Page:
There is a lot written about how to say goodbye when you first set out on an expat adventure. Articles and advice column packed with tips and techniques meant to lessen the pain of separation as you bid farewell to family and friends.
It’s an inevitable part of living overseas that you’ll miss loved ones back home and spend more than a few painful moments missing those left behind.But there are other times when you have to say goodbye as an expat, some of them even more wrenching than your initial departure.
One of the most distressing can be when it comes time for the friends you made overseas to return to their home countries. You may have made friends with the locals, you may be thoroughly settled into the culture and be holding down a steady job. But there’s a special friendship that develops between fellow expats.
Being able to sit down for a coffee and discuss your confusion over local habits, talk about your frustrations at certain customs or commiserate about homesickness is a powerful bonding tool. Expats will often be drawn to other expats, even if they don’t share the same nationality, precisely because they share common experiences by being guests in a strange land.
Expat friends are the ones most likely to help you sort out confusing paperwork, show you around town and lend you hard-to-get items. They are also the ones who will rush to your aid when things go wrong and to lend you a shoulder to cry on when you need it the most. Expats will also help you celebrate in style, sharing their culture along with yours and that of the host country, packing the calendar with fun and festivities.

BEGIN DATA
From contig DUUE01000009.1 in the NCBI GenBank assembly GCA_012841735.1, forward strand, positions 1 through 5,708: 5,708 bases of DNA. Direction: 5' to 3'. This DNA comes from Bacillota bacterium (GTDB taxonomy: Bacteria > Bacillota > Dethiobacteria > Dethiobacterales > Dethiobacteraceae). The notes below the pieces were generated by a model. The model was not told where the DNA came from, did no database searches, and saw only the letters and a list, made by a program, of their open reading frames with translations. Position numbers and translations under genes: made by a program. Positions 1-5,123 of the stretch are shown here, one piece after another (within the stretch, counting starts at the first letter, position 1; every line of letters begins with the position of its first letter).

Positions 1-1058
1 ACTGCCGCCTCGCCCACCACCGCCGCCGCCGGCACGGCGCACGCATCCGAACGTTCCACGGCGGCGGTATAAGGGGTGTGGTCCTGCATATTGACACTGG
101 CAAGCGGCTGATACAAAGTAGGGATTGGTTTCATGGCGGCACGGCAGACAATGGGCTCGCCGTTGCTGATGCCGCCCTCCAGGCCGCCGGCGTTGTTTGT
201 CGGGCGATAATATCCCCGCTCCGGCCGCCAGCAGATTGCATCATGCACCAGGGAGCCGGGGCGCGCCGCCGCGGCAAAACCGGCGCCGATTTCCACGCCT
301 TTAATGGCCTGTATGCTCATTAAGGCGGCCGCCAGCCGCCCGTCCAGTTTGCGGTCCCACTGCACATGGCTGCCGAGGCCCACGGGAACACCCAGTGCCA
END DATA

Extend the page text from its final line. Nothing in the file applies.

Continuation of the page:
The bonds of friendship in these relationships become firm fast, with expat friends becoming like family, making goodbyes all the more difficult.
Sooner or later during your time overseas one of your closest confidants will leap on a plane and leave you behind. When this happens, the pain of separation takes many expats by surprise, leaving them feeling abandoned and alone. The sudden loss of a close friend can leave expats feeling unable to cope with their life overseas and eager to come home.
To help you deal with the upset and isolation that can strike when a close expat friend heads off home, leaving you on your own, we’ve looked at ways to cope.
Talk about them leaving
Your friend is leaving. This is a fact and it will not change.
Don’t pretend that everything will carry on as normal after they’ve gone or that it won’t hurt. Both you and your friend are probably dreading the moment of goodbye, even more so if your family and theirs are close.
Make sure you acknowledge how close you’ve become and how much you will miss them. But also make sure they know they have your support in moving on to their next big adventure. It’s rare, but expat friendships sometimes turn sour in the final days if neither party can reconcile their emotions about the pending move.
Continue to be a loyal friend right up to the end, let them tell you their hopes and fears about the return home and help them with the practicalities.
Expat friendships are transient; as soon as you start getting close to someone, you acknowledge that you will have to say goodbye all too soon. Jerry Jones, an American who lives in China, recommends talking as much as possible. “Expats get to know people all over the world,” he writes at thecultureblend.com. “Leaving broken bits of relationship unattended to weakens that network. Communicating — very specifically — how much you appreciate people makes it crazy strong.”